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COVID-19 Risk Factors – Gender

There are certain factors that put particular groups of people at higher risk of experiencing severe disease if infected by SARS CoV-2. Click here for an overview.

Characteristics such as gender, age, and weight are collectively known as demographics. These factors play a key role in determining how a person responds following infection with SARS CoV-2. 

This article explores gender in more detail:

The effect of gender

COVID-19 appears to adversely affect the male population more than the female. Men are at increased risk of developing moderate to severe symptoms once infected with SARS CoV-2. Data from China, the US and Europe has all found that men are more likely to be hospitalised with critical symptoms or die following infection with the virus. 

More research is required to understand exactly why females are better protected from SARS CoV-2 than men, but there are some emerging theories:

  • The X chromosome. One plausible explanation is that the X chromosome carries a number of important genes that have an important role in the regulation of the immune system which could offer immunological protection. This is supported by the fact that females have more robust antibody responses following exposure to other pathogens. Theoretically, the reduced susceptibility of females to severe symptoms following viral infection could be attributed to the X chromosome. In males, the presence of a single X chromosome, compared to the two copies that females carry, means that they can be more immuno-compromised under certain conditions.
  • ACE2 receptor. The ACE2 receptor is the enzyme that is allowing the SARS CoV-2 to infect and destroy the cells of the body. Men and women have different levels of ACE2 and it is suggested that this is one of the reasons for their differing susceptibilities. However, this theory is complicated by conflicting data, particularly with regards to levels of ACE2 in the circulation and further work is required to better understand the gender differences in expression levels.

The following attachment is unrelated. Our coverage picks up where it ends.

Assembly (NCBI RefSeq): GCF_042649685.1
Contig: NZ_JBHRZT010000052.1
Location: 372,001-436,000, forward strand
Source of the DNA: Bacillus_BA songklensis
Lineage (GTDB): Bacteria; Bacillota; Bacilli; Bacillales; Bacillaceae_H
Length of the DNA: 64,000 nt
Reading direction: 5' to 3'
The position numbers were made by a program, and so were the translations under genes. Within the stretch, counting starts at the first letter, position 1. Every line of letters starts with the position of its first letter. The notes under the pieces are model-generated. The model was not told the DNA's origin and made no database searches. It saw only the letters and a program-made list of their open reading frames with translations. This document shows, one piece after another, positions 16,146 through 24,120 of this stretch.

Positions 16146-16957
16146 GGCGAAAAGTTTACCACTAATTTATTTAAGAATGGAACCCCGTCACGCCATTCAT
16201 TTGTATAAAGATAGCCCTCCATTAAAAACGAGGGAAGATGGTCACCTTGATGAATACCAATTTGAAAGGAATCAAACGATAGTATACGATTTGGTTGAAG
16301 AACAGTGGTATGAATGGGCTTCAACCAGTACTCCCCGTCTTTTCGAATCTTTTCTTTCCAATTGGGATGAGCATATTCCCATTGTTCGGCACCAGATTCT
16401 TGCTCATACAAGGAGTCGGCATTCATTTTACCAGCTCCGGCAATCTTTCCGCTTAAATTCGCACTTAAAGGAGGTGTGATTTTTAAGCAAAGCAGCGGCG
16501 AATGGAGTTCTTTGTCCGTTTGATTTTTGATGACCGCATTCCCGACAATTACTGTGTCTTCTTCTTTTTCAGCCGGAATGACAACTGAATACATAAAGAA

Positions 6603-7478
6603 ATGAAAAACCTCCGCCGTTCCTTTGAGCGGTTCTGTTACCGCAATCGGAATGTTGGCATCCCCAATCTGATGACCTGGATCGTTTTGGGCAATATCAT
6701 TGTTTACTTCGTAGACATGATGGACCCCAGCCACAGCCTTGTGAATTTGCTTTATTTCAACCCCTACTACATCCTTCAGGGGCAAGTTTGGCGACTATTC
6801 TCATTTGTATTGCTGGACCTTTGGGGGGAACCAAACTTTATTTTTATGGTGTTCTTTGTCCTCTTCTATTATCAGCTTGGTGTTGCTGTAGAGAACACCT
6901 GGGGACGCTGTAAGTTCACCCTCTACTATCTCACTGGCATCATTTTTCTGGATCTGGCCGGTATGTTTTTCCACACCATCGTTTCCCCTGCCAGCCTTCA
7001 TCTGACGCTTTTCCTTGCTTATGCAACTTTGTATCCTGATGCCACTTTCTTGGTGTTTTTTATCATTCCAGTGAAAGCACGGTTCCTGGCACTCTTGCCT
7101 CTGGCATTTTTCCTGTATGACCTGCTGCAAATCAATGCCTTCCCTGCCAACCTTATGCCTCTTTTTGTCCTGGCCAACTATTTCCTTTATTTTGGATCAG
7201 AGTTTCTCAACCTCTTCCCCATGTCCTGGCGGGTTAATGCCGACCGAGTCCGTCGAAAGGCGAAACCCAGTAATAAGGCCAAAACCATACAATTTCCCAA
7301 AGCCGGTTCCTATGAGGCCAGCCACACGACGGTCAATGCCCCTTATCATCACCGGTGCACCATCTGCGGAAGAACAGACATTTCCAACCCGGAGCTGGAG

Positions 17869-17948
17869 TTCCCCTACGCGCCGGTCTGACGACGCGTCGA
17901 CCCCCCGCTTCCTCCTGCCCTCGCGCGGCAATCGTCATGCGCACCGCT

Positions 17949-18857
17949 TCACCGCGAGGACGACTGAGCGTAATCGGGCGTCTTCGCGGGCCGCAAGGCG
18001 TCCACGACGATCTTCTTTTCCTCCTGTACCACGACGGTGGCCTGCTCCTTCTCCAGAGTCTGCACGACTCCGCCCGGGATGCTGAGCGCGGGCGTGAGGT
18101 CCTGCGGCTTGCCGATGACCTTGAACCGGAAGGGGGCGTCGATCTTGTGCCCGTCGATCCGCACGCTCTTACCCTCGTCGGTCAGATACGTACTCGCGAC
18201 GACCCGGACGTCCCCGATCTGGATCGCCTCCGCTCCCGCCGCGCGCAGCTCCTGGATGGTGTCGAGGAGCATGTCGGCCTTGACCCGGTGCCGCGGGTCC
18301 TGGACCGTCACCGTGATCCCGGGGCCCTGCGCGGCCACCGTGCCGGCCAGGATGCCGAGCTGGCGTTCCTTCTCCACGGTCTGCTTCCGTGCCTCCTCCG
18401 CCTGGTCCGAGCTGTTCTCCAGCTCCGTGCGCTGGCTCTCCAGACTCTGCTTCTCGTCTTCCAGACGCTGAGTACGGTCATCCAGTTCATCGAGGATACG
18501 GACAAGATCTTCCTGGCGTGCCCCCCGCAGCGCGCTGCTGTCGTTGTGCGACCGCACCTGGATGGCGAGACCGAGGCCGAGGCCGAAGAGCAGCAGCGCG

• Lifestyle and cultural aspects.  Men are more likely to have pre-existing conditions, such as cardiovascular (CV) disease, than women. Those with CV disease are at greater risk of experiencing severe symptoms. In certain cultures, males are also more likely to smoke and drink alcohol, which are additional risk factors for COVID-19. Questions also need to be asked about the likelihood of males seeking medical assistance for health issues and whether, for some men, they avoid seeking help until their condition is advanced.
  • Male hormones. Very recent work suggests that the male sex hormones (androgens) may increase the susceptibility of males to severe disease. It is possible that testosterone increases the ability of SARS CoV-2 to enter the cells. However, work on this is very preliminary and warrants further investigation.

Sources:

  • Ciaglia, Elena, et al. “COVID-19 Infection and Circulating ACE2 Levels: Protective Role in Women and Children.” Frontiers in Pediatrics, vol. 8, 23 Apr. 2020, doi:10.3389/fped.2020.00206.
  • Gemmati, Donato, et al. “COVID-19 and Individual Genetic Susceptibility/Receptivity: Role of ACE1/ACE2 Genes, Immunity, Inflammation and Coagulation. Might the Double X-Chromosome in Females Be Protective against SARS-CoV-2 Compared to the Single X-Chromosome in Males?” International Journal of Molecular Sciences, vol. 21, no. 10, 14 May 2020, p. 3474., doi:10.3390/ijms21103474.
  • Jin, Jian-Min, et al. “Gender Differences in Patients with COVID-19: Focus on Severity and Mortality.” Frontiers in Public Health, 29 Apr. 2020, doi:10.1101/2020.02.23.20026864.
  • Libert, Claude, et al. “The X Chromosome in Immune Functions: When a Chromosome Makes the Difference.” Nature Reviews Immunology, vol. 10, no. 8, Aug. 2010, pp. 594–604., doi:10.1038/nri2815.
  • Oudit, Gavin Y, and Marc A Pfeffer. “Plasma Angiotensin-Converting Enzyme 2: Novel Biomarker in Heart Failure with Implications for COVID-19.” European Heart Journal, vol. 41, no. 19, 10 May 2020, pp. 1818–1820., doi:10.1093/eurheartj/ehaa414.
  • Richardson, Safiya, et al. “Presenting Characteristics, Comorbidities, and Outcomes Among 5700 Patients Hospitalized With COVID-19 in the New York City Area.” Jama, vol. 323, no. 20, 22 Apr. 2020, pp. 2052–2059., doi:10.1001/jama.2020.6775.
  • Wadman, Meredith. “Why Coronavirus Hits Men Harder: Sex Hormones Offer Clues.” Science, 3 June 2020, doi:10.1126/science.abd1288.